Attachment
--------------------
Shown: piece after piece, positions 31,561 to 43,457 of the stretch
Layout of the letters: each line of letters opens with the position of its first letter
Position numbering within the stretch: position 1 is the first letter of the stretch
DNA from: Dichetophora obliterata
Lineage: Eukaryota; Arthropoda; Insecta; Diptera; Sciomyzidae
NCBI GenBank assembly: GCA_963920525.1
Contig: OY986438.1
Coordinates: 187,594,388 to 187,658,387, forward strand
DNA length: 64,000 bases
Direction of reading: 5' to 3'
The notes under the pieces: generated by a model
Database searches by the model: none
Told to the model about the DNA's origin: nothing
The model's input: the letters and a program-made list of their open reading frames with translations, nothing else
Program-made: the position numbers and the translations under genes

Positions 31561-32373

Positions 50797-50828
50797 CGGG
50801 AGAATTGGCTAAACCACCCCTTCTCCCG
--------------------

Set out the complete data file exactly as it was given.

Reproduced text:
Shown: piece after piece, positions 31,561 to 43,457 of the stretch
Layout of the letters: each line of letters opens with the position of its first letter
Position numbering within the stretch: position 1 is the first letter of the stretch
DNA from: Dichetophora obliterata
Lineage: Eukaryota; Arthropoda; Insecta; Diptera; Sciomyzidae
NCBI GenBank assembly: GCA_963920525.1
Contig: OY986438.1
Coordinates: 187,594,388 to 187,658,387, forward strand
DNA length: 64,000 bases
Direction of reading: 5' to 3'
The notes under the pieces: generated by a model
Database searches by the model: none
Told to the model about the DNA's origin: nothing
The model's input: the letters and a program-made list of their open reading frames with translations, nothing else
Program-made: the position numbers and the translations under genes

Positions 31561-32373

Positions 50797-50828
50797 CGGG
50801 AGAATTGGCTAAACCACCCCTTCTCCCG